The Legend of Legacy got mixed reviews in North America but due to it’s Bravely Default-inspired gameplay and visuals, I was anticipating it’s release in Europe and it really isn’t that bad!
I wish there was a deeper story (there almost isn’t one at all!) and character development to it but the gameplay did more than enough to keep me itching for more. You can pick one of several characters in Legend of Legacy, all of which have a slightly different story but not really enough to justify playing through it multiple times, and whoever you don’t choose can be recruited into your party almost immediately. I chose Bianca, a girl who’s trying to remember the memories she’s lost through amnesia, as I loved her design the most and thankfully, I was joined right away by the other character I was tempted to pick! All characters are travelling to Avalon with their own motivations, and where they’re freely allowed to travel to the areas around it and keep any treasure that they find.
It’s odd how story-light the game is, considering the scriptwriter is Masato Kato. Not aware of the name? You’ll be aware of some of his works including Chrono Trigger and Chrono Cross, Xenogears and had a hand in penning Final Fantasy VII. To his credit, the story that is there is enjoyable but there’s simply just not enough of it – it’s mostly told through brief dialogue and some flashbacks, but there’s not much character development or tale to go around. Those hoping for another Bravely Default will be disappointed, but those looking for great gameplay and exploration should be satisfied.
You can recruit multiple characters but you can only take three onto field and into battle. The camera slowly pans from side to side as it does in Bravely Default, and there’s even a team formation dubbed ‘Bravery’ that plays a big part in more than a few battles. Bravely allows you to put someone on guard, absorbing hits for themselves and their allies, whilst the other two attack. You can also make all three party members attack with various skills and abilities, with each character excelling in something. Having Eloise in your team is great as she can heal and revive, as you cannot use items in battle. Combat is simple but tough, meaning you’ll be grinding (as is standard for JRPG’s) just to be able to comfortably fight some of the enemies in the first region and, of course, the first main boss who was able to wipe my party out with one attack.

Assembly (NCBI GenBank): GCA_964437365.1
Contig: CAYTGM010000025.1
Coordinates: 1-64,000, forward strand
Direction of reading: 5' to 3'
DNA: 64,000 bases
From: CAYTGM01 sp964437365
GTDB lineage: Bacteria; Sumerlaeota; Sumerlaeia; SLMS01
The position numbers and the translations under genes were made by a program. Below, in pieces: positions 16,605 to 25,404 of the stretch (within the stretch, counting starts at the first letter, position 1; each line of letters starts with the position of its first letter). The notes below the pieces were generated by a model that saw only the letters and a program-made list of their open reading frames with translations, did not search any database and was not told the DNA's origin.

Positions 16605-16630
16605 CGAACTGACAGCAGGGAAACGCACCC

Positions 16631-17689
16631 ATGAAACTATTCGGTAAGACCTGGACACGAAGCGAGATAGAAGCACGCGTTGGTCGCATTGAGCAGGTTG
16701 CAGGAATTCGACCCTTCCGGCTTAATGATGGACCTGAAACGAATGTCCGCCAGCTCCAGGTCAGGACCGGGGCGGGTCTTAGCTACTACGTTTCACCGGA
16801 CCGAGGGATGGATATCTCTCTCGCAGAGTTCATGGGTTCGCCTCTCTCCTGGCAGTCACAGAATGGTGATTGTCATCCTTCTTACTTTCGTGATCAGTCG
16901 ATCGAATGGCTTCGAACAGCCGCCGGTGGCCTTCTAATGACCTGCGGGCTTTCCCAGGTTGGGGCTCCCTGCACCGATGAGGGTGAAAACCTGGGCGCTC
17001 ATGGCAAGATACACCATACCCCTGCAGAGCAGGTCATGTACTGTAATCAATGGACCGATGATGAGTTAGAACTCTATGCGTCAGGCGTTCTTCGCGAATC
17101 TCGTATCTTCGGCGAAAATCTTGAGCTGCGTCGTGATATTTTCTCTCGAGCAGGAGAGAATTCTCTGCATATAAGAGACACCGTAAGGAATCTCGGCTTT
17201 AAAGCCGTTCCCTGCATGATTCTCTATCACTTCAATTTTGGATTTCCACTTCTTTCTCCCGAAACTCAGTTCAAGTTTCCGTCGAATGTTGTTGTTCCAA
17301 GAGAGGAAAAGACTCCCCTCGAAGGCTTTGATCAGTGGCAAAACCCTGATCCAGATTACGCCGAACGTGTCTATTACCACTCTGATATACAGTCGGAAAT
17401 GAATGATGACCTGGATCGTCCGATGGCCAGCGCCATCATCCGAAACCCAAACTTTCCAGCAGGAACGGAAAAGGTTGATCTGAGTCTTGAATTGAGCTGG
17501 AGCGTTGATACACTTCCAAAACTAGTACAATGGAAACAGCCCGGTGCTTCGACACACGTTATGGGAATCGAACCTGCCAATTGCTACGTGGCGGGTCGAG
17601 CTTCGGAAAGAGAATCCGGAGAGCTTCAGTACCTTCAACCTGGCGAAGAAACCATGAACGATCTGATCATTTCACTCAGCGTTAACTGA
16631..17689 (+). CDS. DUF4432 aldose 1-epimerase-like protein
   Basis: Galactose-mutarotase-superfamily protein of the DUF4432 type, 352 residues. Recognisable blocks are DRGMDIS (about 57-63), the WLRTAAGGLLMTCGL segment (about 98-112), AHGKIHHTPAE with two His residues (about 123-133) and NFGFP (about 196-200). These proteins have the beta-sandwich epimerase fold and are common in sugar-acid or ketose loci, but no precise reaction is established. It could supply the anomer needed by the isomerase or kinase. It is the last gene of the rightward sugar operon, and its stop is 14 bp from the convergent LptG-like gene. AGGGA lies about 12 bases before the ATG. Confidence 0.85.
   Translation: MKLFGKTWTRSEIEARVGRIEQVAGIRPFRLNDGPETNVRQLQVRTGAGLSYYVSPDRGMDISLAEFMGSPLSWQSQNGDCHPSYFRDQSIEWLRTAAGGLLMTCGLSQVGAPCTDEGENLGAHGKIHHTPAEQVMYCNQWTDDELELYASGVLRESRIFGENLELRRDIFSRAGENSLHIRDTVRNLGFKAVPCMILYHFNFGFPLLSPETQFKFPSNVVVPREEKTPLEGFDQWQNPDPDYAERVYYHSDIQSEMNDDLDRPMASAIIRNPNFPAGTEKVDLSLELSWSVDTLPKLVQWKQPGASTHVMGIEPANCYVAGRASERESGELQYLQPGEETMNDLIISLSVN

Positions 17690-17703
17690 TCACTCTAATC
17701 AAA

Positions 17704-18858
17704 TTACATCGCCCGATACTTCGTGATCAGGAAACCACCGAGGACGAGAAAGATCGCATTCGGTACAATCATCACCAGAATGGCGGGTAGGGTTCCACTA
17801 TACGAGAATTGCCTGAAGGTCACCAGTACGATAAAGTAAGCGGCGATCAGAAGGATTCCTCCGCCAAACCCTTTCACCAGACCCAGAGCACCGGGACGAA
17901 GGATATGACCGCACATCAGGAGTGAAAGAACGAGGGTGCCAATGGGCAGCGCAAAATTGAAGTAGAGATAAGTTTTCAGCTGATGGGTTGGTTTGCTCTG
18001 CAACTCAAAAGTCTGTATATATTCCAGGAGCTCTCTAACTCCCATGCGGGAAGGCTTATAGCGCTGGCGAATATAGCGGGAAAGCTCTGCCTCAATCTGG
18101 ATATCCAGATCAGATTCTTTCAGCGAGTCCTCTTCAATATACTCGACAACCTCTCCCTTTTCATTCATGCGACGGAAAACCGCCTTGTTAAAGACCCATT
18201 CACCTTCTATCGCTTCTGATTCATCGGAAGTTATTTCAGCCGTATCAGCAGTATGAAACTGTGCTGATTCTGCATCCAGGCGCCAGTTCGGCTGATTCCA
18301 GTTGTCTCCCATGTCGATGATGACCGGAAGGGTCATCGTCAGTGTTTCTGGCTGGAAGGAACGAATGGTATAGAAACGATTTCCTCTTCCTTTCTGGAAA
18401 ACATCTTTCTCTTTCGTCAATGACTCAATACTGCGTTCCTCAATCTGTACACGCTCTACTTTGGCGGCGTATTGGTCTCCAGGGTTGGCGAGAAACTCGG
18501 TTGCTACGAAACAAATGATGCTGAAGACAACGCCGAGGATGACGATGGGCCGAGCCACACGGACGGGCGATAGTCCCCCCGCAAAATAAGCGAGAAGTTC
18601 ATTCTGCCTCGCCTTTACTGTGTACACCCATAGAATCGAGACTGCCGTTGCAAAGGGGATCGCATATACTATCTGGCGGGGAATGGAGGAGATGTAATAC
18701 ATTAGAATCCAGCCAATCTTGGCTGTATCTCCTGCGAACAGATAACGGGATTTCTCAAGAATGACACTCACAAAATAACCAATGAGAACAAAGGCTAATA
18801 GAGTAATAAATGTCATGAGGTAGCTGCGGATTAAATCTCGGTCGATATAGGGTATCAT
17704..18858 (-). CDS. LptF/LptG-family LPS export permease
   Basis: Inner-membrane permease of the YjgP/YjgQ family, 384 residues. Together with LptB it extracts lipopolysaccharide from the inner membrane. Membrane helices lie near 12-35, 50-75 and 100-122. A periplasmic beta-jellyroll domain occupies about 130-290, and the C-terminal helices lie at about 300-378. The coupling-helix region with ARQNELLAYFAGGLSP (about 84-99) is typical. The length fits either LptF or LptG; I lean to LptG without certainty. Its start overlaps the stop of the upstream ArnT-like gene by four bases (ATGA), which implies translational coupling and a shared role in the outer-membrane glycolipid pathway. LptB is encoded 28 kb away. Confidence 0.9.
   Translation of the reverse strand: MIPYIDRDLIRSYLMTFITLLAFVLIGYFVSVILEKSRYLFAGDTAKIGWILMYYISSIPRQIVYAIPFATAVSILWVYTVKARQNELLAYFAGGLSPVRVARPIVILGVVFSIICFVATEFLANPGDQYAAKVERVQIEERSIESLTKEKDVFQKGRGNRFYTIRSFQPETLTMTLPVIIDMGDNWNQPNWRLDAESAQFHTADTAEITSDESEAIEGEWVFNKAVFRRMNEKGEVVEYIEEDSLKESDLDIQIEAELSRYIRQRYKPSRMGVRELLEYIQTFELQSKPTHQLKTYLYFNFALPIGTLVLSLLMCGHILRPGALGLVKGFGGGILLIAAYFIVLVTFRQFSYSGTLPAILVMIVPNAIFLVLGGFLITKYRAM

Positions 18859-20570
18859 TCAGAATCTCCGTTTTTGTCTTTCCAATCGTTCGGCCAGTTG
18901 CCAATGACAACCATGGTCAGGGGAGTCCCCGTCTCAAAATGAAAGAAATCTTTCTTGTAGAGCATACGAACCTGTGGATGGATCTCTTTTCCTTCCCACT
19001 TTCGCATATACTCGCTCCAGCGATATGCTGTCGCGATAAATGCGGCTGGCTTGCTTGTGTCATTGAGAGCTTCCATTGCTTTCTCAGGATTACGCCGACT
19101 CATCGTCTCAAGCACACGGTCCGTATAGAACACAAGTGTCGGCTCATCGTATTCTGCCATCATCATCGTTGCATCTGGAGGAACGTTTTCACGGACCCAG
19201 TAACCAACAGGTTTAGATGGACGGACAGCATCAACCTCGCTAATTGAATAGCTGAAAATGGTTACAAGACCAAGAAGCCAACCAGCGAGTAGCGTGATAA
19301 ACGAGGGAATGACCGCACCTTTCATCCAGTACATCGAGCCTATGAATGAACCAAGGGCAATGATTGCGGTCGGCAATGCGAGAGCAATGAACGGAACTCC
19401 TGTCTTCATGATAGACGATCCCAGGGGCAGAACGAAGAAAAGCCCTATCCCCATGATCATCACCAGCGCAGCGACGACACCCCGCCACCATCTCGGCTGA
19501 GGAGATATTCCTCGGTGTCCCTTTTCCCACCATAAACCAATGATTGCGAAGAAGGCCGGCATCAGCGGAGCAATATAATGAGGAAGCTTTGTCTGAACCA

There’s a unique system revolving around elemental shards, which consist of water, fire and wind and give you different benefits in battle. If you have a move under one of those elements, you’ll need a singing shard equipped to that character to be able to use it. Enemies can also make use of elemental attacks and shards and if they do, you’ll need to renew your contract with the singing shard to be able to make use of those attacks once again. This adds a fresh layer of strategy to the game and can easily turn the tide of battle for better or worse!
Exploration is simple and mostly consists of walking around each area to fill out your map which you can then sell for money – you can only do this once so make sure you’ve filled out the entire area before selling! Whilst some areas are mostly for this and grinding, some areas are much more important and will further the story via learning more about the history of Avalon and finding out more about your characters personal motivation.
The visuals are pretty with chibi models and a storybook-like world to explore, with the environment popping up as you walk along like a pop-up book. There are woods, caves, deserts, lands covered in ice and more to explore, hitting all the right notes when it comes to JRPG locales. The 2D artwork shines brilliantly alongside the cute 3D visuals and if the story isn’t to your liking, then you should be able to easily find fun in the areas created. The action looks great with a mix of magical and fantastic moves, and the foes you’ll use them against are creatively designed and, again, would not look out of place in a children’s storybook.
There’s very little voice-acting and very little dialogue, but the OST has been composed by none other than Masashi Hamauzu. You might know him as one of the best composers in gaming, being the main composer for the Final Fantasy XIII trilogy as well as working on several other Final Fantasy titles. The OST here may not be as memorable as others he’s worked on but it still manages to impress me, and it’s a shame that the only thing really letting Legend of Legacy down is the minimalistic story.
The Legend of Legacy may not be for everyone with it’s difficult battles, grinding and lack of story, but the game is quite easy to learn and, if you fall in battle, you can restart the battle again. You can also flee from most battles but you then end up at the start of the map. It’s easily accessible and I’m sure the visuals will help to pull in more than a few buyers and, whilst I’ve enjoyed my time with the Legend of Legacy and would recommend it, it might be a game where you want to try the Nintendo 3DS eShop demo first.
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